How many crucibles have you been in through your life?
I’ve been in loads, probably more than I can remember!
One of the big ones when I joined the Royal Navy, the UK had a lot of ships then.
I arrived at the new entry training establishment HMS Fisgard, where I started my training to become an artificer. An artificer is someone who can fix anything on a ship; as you may guess that’s a lot of knowledge to know. There were different branches, for weapons, electronics, aircraft, and for me marine engineering. I’m digressing.
We were driven though the main gates to the parade ground, we were all asked to disembark, straight into the crucible, the orders started, get in line, names where called and we put into groups, then the welcome and then off to our mess blocks. My crucible was getting filled with strange orders, new rules, new faces. If they were like me, they were being very brave but scared inside, these thoughts were also added to the crucible. We met our seniors, they had either been in the Navy of a whole 4 or 8 months, they felt so senior, they deserved respect, another thought for the crucible.
After the first scary night sleeping in a room with 30 or 40 others, time for breakfast, I didn’t have a uniform yet and still long hair, ridicule in the dining hall, more for the crucible. Time for a haircut, I liked my long hair, of all the things that changed in those first few weeks, the first haircut was the most shocking, it wasn’t a US Marine cut, it was short but not that short, it was succumbing to someone else’s rules, it felt like an assault on my personality; more for the crucible. Then I had to put a uniform on, more for the crucible.
As you may guess many things were added to my new entry crucible, as with all crucibles the ingredients are heated to extreme temperatures to form something else from the raw ingredients. If it all goes well something uniform will be produced, sometimes it doesn’t work and its discarded. My entry started with 273 young men, after the first year there was only 150 left, the others had decided to leave and pursue another life.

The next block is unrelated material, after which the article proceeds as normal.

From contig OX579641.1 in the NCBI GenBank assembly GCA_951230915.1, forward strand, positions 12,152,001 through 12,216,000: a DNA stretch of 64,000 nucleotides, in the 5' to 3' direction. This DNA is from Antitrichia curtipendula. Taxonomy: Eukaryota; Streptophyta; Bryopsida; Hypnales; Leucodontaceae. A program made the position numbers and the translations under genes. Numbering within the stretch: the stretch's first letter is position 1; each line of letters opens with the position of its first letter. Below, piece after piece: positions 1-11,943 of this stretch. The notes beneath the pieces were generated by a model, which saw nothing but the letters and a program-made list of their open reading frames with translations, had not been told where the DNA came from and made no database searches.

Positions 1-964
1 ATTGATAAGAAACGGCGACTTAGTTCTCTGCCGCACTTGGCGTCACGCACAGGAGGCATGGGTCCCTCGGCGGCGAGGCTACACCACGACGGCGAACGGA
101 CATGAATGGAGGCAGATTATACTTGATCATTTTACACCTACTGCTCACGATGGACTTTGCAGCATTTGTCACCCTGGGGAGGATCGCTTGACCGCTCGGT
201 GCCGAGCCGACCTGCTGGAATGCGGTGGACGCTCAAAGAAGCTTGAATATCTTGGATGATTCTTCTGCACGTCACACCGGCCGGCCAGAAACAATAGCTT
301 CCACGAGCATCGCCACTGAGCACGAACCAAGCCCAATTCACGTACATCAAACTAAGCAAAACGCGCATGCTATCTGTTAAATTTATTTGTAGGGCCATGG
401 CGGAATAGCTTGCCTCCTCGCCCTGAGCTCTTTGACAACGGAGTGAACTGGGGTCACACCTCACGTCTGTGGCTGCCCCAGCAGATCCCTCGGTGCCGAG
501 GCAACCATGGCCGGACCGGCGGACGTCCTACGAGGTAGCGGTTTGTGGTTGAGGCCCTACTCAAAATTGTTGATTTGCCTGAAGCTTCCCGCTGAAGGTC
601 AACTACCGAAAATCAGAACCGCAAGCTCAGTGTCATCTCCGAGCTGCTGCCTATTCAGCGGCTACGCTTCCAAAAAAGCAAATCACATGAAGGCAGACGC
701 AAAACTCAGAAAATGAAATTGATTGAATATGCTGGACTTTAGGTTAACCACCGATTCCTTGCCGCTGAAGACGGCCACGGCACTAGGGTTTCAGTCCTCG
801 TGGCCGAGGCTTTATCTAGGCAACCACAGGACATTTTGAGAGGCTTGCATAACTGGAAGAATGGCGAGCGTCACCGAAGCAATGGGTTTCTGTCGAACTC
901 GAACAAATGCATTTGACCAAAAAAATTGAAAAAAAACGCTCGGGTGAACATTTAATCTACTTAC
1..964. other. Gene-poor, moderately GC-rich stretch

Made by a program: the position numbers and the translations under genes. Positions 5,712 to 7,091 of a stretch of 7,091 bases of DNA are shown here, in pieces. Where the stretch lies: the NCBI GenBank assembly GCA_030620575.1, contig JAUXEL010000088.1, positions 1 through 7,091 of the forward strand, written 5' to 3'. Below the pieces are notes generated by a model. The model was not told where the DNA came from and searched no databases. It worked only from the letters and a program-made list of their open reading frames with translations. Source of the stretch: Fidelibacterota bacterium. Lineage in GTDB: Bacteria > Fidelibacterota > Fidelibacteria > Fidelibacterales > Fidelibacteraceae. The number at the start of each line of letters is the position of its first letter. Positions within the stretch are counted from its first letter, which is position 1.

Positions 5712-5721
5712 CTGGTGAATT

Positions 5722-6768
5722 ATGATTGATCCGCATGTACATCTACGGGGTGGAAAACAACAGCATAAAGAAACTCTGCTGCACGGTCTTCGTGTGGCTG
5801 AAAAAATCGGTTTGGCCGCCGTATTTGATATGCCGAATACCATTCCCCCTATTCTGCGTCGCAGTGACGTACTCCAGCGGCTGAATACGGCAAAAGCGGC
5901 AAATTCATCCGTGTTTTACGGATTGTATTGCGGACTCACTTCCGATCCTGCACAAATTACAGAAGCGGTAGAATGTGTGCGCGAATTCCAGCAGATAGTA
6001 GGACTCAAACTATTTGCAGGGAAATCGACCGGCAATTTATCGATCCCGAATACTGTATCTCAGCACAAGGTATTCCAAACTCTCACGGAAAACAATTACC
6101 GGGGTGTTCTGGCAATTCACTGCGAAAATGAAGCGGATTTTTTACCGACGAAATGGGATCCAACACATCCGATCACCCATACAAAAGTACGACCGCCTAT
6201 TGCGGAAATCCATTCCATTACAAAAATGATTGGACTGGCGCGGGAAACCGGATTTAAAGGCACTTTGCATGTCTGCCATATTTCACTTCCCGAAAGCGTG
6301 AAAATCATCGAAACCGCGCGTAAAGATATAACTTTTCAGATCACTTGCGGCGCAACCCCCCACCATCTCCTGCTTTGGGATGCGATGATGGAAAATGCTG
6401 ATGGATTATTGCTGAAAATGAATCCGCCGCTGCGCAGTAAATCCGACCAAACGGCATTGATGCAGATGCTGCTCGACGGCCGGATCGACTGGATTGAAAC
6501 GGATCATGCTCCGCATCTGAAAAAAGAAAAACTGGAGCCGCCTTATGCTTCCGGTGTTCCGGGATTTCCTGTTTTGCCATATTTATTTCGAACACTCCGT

Perhaps another crucible stopped me from quitting, the one that contained the shame and ridicule of failure. I pushed on for 22 years, I was successful in the navy but never felt I really belonged there, that fear of failure crucible just kept me going.
These crucibles that I’m describing are the pivotal points in my life that make me what I am now. If I could revisit them now I guess I would do things differently. In many of these crucibles I did things that I didn’t really want to do, I went with the flow for an easy life so I didn’t get noticed, some never felt right. Unfortunately many need to do things they know are wrong in their societal rules just to survive another day, luckily I have never needed to do anything like that. Hopefully you haven’t either.
I’m now careful what I put in my crucible, in fact I don’t know if I have one at the moment. I guess they just happen without anyone noticing, it’s only on reflection that they can be identified at some pivotal point in your life.
My plan now is to take each moment at a time and be happy to say no if I don’t like or want to do something, be content that I don’t know what is going to happen but have a strong intention to enjoy life, have fun and let the crucible of failure go.
What’s your plan?